Exhibition: Of Ships Passing in the Night, Apr. 27 – May 27 2016 @ Goethe Institut & Alliance Française
Opening: Wednesday 27th April 2016, 6.30 pm
Exhibition Dates: Thursday 28th April to Friday 27th May 2016
Venue: Alliance Française and Goethe Institut
Voluntary and forced mass movements have been some of the major phenomena of the last 100 years. Difficult realities and the aspiration towards a better future have compelled human beings to make the dicult decision to move elsewhere. Artists in most societies have created works that address not only the physicality of displacement but also the changes that emerge as a result of migration. Some of these changes are the trauma of forced displacement, the adjustment to new
influences and cultures, the plight of those left behind and the universal desire for holistic progress.
A number of Kenyan artists have interrogated the displacement of mankind in their work. Their approaches to this issue are diverse, ranging from personal and institutional rituals of travel to the anatomy of those trapped in a form of no-man’s land.
This exhibition provides a tiny snippet into some of the artistic engagements around the issue of ‘Migrations and Refugees’ taking place within Kenya. A number of additional practitioners who enrich this exhibition are currently classi ed as refugees. The exhibition has been developed by Peterson Kamwathi, assisted by Thom Ogonga.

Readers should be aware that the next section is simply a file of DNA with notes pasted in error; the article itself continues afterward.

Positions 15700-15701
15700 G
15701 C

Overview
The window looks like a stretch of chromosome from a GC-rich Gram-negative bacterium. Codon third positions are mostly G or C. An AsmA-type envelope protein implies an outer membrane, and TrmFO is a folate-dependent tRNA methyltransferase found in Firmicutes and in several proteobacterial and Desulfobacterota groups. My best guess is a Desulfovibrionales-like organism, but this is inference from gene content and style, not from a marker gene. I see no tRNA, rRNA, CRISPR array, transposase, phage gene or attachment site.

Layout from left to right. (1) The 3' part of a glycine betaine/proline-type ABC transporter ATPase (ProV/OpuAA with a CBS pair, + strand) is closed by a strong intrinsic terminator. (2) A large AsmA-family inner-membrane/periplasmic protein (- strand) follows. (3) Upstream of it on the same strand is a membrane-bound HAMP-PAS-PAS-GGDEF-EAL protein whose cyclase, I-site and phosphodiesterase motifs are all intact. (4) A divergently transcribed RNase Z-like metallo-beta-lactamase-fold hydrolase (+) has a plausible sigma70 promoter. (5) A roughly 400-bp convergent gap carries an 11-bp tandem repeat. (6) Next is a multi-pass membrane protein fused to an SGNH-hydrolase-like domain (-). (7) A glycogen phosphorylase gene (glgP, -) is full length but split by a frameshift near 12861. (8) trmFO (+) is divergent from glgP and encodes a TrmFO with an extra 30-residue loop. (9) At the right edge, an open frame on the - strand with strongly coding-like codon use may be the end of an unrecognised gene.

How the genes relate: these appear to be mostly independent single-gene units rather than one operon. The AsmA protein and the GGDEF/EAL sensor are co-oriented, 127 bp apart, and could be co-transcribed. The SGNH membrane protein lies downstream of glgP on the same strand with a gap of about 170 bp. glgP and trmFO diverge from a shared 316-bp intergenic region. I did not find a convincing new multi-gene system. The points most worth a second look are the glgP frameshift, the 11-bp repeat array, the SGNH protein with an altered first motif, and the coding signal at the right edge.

Exhibiting Artists: Mugisho Abija, Hassan Abdirahman Barre, Muktar Bashir, Mahet Ecubay, Jackie Karuti, Kivuthi Mbuno, Noor Ali Mudey, Patrick Mukabi, Alpha Mukange Mukangala, Shabu Mwangi, Longinos Nagila, Martin Onyis, Ray Piwi, Michael Soi, Koang Thakiy Stephena, Feleke Gebryes Tariku, Hamwenayo Vivier Tresor and Willy Wambugu.
The exhibition uses images from Agence France Presse (AFP), Deutsche Presse-Agentur (DPA) and Kenyan photographers to show the varying experiences of refugees in France, Germany and Kenya. The images show differing attitudes in and approaches by these countries in their eorts to control, embrace and facilitate the lives of refugees. The exhibition has been curated by Carl de Souza (AFP Chief Photographer, East Africa), Kirsten Milhan (Freelance Africa Correspondent, FOCUS-Magazine) and Thomas Mukoya (Kenya Reuters Photographer).